OG wins Manila Major

Esports Asia News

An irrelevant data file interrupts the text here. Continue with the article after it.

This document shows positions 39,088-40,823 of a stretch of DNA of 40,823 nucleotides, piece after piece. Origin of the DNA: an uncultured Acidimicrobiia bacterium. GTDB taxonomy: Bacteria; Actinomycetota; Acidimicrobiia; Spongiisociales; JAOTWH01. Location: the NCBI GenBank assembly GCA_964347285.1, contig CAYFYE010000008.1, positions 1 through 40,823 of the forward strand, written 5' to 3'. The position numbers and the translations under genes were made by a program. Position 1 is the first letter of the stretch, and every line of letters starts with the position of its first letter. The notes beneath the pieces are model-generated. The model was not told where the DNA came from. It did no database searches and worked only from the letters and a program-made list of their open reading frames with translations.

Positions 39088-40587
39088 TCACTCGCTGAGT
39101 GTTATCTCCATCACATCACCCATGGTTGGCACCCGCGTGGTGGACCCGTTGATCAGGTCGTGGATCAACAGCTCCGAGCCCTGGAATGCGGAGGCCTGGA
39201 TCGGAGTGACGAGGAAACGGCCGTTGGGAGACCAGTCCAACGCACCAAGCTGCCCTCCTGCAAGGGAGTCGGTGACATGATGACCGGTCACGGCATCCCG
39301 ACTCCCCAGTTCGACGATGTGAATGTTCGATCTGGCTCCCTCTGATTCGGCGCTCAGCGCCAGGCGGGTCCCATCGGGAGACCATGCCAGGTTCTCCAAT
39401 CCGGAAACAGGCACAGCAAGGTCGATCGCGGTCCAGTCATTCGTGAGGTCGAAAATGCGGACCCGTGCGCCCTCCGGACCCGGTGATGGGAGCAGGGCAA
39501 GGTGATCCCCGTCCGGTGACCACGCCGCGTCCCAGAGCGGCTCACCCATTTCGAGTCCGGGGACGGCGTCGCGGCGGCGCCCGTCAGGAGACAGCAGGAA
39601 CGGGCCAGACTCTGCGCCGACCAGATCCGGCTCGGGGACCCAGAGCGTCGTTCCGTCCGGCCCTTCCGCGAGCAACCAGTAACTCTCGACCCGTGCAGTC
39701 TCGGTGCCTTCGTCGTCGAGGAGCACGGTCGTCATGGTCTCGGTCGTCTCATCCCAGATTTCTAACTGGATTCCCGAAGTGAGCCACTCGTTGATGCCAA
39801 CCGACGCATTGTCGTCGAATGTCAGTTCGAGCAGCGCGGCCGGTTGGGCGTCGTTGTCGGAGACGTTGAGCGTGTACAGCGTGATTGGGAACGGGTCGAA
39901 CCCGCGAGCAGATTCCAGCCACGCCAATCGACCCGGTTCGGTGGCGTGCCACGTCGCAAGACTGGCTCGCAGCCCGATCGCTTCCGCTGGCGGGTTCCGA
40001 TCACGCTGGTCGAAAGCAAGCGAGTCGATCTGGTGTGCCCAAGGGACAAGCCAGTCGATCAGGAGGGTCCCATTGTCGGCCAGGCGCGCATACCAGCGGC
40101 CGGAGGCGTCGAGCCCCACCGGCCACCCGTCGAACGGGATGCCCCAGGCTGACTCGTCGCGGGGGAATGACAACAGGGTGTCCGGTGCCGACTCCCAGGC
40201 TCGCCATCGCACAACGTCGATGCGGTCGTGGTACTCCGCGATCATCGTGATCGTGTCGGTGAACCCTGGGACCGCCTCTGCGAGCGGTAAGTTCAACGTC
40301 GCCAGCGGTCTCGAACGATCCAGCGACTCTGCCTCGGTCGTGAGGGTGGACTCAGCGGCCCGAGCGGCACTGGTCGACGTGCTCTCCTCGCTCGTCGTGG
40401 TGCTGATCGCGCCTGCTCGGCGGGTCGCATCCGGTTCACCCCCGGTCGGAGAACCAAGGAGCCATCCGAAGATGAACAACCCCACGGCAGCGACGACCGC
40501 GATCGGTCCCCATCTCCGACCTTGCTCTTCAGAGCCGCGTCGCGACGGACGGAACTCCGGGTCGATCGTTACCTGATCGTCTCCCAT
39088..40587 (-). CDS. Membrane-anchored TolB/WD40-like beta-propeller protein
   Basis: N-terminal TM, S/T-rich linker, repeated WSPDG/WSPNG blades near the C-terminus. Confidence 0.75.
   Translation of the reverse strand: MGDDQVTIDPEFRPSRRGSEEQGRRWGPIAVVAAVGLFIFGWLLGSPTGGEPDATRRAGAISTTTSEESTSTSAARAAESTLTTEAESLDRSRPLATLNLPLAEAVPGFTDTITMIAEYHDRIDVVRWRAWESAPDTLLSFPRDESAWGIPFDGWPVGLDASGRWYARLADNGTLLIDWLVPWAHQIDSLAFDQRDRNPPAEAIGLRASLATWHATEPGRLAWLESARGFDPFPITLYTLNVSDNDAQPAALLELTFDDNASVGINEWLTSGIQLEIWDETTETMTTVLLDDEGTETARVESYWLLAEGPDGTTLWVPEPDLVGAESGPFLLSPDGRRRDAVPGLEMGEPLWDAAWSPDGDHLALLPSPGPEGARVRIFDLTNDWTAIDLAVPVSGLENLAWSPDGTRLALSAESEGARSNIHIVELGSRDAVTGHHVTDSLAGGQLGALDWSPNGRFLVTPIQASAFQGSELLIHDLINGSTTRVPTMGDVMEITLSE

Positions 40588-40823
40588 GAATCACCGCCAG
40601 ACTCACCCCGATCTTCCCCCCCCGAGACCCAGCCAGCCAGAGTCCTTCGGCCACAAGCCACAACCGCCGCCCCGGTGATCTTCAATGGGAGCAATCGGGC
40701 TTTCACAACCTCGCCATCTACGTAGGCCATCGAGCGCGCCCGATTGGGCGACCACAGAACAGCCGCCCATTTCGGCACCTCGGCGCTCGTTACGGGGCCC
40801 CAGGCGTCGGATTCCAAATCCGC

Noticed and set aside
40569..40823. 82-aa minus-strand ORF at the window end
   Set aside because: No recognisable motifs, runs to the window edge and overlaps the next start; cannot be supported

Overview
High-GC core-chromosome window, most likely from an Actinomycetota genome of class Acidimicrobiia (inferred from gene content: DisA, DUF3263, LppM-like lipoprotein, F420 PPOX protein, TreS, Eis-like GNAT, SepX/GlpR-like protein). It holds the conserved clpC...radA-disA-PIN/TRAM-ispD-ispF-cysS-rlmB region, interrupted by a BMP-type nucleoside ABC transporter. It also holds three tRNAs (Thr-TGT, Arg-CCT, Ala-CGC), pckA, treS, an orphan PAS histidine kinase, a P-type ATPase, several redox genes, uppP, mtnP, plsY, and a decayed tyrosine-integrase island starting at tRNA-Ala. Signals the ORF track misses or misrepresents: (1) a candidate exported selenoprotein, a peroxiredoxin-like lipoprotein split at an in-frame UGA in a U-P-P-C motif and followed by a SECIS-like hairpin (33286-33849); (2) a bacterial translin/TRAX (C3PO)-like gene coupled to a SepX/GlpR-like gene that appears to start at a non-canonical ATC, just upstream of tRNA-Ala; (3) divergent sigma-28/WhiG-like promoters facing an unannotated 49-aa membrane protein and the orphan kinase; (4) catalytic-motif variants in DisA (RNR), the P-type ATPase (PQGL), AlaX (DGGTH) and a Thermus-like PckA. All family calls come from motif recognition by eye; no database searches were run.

OG have taken down Team Liquid in a 3-1 Grand Finals series at The Manila Major, making them the first full roster to win two Valve Majors. Team Liquid, despite being the clear favorites to win the event, head home with another second-place finish. To get to the Grand Finals, OG managed to win their way through the Upper Bracket at Manila, breezing through Na`Vi and MVP Phoenix without dropping a game or even giving up a death on mid laner Miracle-. Newbee finally challenged them in the first game of the Upper Bracket Final, but after a quick stomp at the hands of the Chinese squad, OG rallied for a 2-1 victory. Liquid, meanwhile, had to fight tooth and nail through the Lower Bracket, having been dropped down by MVP Phoenix in the first round. Yet despite playing through twice as many best-of-threes as OG, Liquid didn’t drop a game in the Lower Bracket all the way up to their own Lower Bracket Final against Newbee — a series they also won 2-1, to knock Newbee out of the event. Both Grand Finalists looked evenly matched, and team Liquid’s first phase Riki pick in Game 1 got a massive cheer out of the packed crowd at The Mall of Asia Arena. The series got off to a quick start, with seven kills in the first seven minutes, and Liquid taking the early lead. The draft for Liquid in Game 1 was all about vision. Not only did they have observer wards placed at key points, allowing them to execute successful smoke gank after smoke gank, but the combination of KuroKy’s Riki and MinD_ContRoL’s Slardar provided vision for JerAx’s Disruptor to get off ridiculous long-range Glimpses. FATA’s Timbersaw dealt out pure damage to cut through both Miracle-‘s Lifestealer and N0tail’s Alchemist, and MATUMBAMAN’s Ursa followed up to ruin anyone unfortunate enough to be caught in a Smoke Screen or Kinetic Field. Liquid’s deep aggression and Glimpse ganks shut down N0tail’s Alch hard, and at the 34-minute mark they took a full team wipe to set OG back 10 kills to 31. After a few brave attempts to defend their Ancient, OG had to type GG. Like the first game, Game 2 was largely decided by the draft, but this time in OG’s favor. Taking a Void and Juggernaut in the second round of picks convinced Liquid that OG’s offlane and safe lane were locked down, and they didn’t attempt to block a Dark Seer final pick — revealing OG’s plan to run Void as safe carry for N0tail and Jugg as mid for Miracle-. Backed up by Earth Spirit and Phoenix, OG’s aggressive early comp shut down Liquid’s more typical pushing trio of Lycan, Beastmaster and Dragon Knight hard. OG found nine kills in four minutes, thanks to Fly and Cr1t constantly setting up with Rolling Boulder initiation and Sunray. From there it was a snowball to victory at the 36-minute mark. It was in Game 3 that Fly proved his real drafting prowess. This time OG took a quick Void and Jugg, showing a composition that looked a lot like Game 2, and Liquid once again answered with a Lycan, but this time grabbed an Earth Spirit and mixed things up with a Vengeful Spirit to protect their cores from Chronosphere. But OG switching things up again with their final pick, taking a Sven this time for N0tail and swapping Moon onto their now-offlane Void. Liquid were left with no answer for Sven, who proved key to OG’s victory. Cr1t’s Lion took a quick Blink Dagger to dance around Liquid in fights, and by the 33 minute mark, the game was swinging farther and farther to OG’s side. Liquid started taking heavier casualties in fights as N0tail continued to snowball. OG’s coordination looked flawless, and while Liquid were taking towers when they could, and kiting hard against OG’s three melee cores, they couldn’t retake the lead. With an Eye of Skadi and an Aegis on Miracle-‘s Jugg, all OG had to do to take Game 3 was siege high ground until N0tail found an opening to dive in and lay waste to Liquid. In Game 4, OG again surprised with their last pick, taking a hero that hadn’t been picked for the entire tournament (and incidentally increasing Manila’s unique heroes played count to 95) — Wraith King. Liquid changed things up too, taking a safelane Weaver for MATUMBAMAN and Lone Druid for FATA. Liquid took the early tower lead while N0tail’s level 1 Reincarnation was on cooldown, but OG kept up in farm. Once FATA’s Spirit Bear had a Radiance, Liquid wiped OG in the bottom lane (minus a deny on Miracle-‘s TA by a rogue Satyr Tormenter). Liquid seemed to have the lead, but all it took to swing things back to even was an Aegis secured when Liquid were out of position, unable to contest. With a Monkey King Bar on N0tail’s Wraith King, the Radiance miss chance from FATA was no longer a factor for one of OG’s main damage dealers. Another Aegis secured at 40 minutes allowed OG to pull ahead, but they still only had a 4k net worth lead; for the majority of the game, neither team was able to build a lead exceeding 5k. But that small lead was enough for OG to assault high ground, and that was when Liquid ran out of steam. OG had perfect control with stomps from Cr1t’s Elder Titan, Flaming Lasso from MoonMeander’s Batrider and even just Miracle-‘s Templar Assassin blinking in to two-shot Liquid’s supports. Once both MATUMBAMAN and FATA were dead and couldn’t buy back, Liquid called the game and OG became The Manila Major champions. OG have been a force to be reckoned with in Europe since their formation as Monkey Business in the post-TI5 roster lock period. They won both The Frankfurt Major and DreamLeague Season 4 back to back, and have been Top 4 in five tournaments since then. Along with Liquid, they are one of a handful of European teams that escaped the post-Shanghai roster shuffle unscathed. For Liquid, who lost to Secret in the Grand Finals at The Shanghai Major earlier this spring, taking silver once again is surely a disappointment. But with the team coordination and individual skill they showed throughout Manila, it’s unlikely this is their last Grand Final.